According to George Tapinos, political professor at Washington State University, “Being illegal is seldom the migrant’s deliberate choice. When the opportunity to get authorization occurs, most of those meeting the criteria are only too eager to file an application”(Tapinos). Studies have shown that employers benefits most from a workforce consisting of illegal immigrants. Most employers have been found to take advantage of illegal workers who are eager to work. Most of these workers will accept poor pay, way below the federal set minimum wage. The employer will also benefit from contributing little or no payment for insurance, social security and other required payments. The bargaining power of illegal immigrant is low and hence they often end up working for long hours, under terrible working conditions. In most cases, employers will openly discriminated and humiliate the illegal worker. So by the end of the day, it’s the employer who ends up benefiting most from illegal workers.
Effects on Pay Levels for U.S. Legal Workforce
According to a past study by Douglas Massey, the legality status of a worker does not necessary affect his/her pay, but the status has an indirect influence (Douglas 153). Most illegal immigrants tend to limit their job search to general labor sector. This brings the pay level in the underground work force down. Contrary to popular believes that illegal workers make pay level in the real economy to decline, study have shown that only the pay levels in the underground sector that are affected.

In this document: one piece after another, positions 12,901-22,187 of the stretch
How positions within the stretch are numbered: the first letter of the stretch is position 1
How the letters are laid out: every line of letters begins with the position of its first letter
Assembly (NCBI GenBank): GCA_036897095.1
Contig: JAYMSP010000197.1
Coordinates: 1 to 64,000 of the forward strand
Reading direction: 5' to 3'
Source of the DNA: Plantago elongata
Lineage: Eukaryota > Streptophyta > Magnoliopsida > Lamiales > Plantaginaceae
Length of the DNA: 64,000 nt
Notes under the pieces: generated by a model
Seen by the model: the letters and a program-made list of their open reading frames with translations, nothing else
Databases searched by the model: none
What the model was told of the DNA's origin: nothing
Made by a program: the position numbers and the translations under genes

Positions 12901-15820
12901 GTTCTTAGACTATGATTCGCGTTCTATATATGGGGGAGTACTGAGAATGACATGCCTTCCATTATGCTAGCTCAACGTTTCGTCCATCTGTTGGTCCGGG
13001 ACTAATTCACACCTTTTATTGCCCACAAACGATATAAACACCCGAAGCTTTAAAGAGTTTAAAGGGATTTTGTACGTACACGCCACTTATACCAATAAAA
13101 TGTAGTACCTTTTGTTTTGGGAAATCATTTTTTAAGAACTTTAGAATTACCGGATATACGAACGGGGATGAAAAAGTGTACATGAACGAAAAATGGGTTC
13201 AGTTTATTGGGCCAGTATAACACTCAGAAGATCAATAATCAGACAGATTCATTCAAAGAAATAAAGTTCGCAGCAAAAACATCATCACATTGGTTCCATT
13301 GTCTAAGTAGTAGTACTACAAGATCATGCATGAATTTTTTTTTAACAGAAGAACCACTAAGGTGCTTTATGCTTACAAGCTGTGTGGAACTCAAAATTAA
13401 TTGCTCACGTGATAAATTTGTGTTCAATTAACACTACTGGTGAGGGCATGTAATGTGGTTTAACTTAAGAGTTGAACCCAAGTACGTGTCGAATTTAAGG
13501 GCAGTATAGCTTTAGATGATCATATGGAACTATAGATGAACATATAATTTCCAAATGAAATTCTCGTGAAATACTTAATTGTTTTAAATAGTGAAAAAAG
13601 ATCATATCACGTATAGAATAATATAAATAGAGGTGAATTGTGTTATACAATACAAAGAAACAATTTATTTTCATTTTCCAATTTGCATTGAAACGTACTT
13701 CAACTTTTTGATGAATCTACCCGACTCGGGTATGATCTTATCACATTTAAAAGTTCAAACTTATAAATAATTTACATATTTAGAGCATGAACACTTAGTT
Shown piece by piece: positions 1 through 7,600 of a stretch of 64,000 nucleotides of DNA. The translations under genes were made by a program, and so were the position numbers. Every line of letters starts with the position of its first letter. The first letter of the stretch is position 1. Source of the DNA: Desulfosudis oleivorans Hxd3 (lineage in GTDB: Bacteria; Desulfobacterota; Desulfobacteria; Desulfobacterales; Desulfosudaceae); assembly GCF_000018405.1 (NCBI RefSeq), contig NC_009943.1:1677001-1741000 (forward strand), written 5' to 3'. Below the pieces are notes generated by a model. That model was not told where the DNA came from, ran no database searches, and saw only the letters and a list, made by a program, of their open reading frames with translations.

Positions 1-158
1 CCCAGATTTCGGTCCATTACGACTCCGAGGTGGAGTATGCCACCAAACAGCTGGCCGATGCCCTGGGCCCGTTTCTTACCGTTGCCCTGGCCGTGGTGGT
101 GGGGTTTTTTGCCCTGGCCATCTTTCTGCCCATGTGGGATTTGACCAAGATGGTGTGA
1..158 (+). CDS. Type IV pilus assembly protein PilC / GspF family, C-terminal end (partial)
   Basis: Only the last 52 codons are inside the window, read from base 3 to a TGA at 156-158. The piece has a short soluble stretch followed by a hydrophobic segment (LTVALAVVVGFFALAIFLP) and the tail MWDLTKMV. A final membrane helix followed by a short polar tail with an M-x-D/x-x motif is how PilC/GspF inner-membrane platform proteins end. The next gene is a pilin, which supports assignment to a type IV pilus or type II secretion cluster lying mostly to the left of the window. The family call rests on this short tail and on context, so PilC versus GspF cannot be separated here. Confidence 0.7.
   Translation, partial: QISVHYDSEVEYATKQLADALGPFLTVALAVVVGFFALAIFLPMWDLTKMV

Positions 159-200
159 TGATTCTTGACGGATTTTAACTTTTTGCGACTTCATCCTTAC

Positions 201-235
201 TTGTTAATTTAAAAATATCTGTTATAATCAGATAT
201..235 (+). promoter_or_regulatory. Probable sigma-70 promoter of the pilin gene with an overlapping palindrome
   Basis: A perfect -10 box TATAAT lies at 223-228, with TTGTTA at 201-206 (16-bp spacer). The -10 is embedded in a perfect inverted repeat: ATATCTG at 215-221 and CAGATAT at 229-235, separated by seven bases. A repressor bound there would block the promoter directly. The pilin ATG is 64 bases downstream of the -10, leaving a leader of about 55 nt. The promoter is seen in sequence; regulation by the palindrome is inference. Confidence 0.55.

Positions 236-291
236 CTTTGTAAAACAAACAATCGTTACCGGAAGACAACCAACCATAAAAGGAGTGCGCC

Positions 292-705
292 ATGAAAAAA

Access to Social Services
The issue of illegal immigration cannot be confined to job access without looking at other sectors of the U.S. economy. Regardless a person’s migrant status, everyone have access to capital services and goods which includes; public school, road, welfare services etc. Illegal Immigrants also spends money on goods and services in both the public and private sectors. As such, they are not a drain to economy.
Boarder Control Cost
There are those who claim that the illegal immigrants put a lot of economic pressure through expenditures to control the border. While it’s true that U.S. have put a lot of resources in border control programs, it’s important to put remember that every country spend money to protect its border. Illegal immigration will only be a burden to the U.S. economy only if the cost of border control exceeds the fiscal expenditures already set aside for boarder protection.
The Way Forward
How can the contribution of illegal immigrants be harnessed to contribute to the growth of the real economy. In accelerating the pace of growth of U.S. economy, immigrants provide the power that runs the economy (Nicholson and Orrenius 14). Both illegal and legal migration contributed over 50% increase in labor force in the U.S. economy in the last decade. Studies have shown that migrant workers will continue to play a significant role in the growth of the economy as the baby boomer workforce retires in the near future. Data from Social Security Administration shows that over 80 million baby boomers will leave the “U.S. workforce over the next two decades”(Gallagher).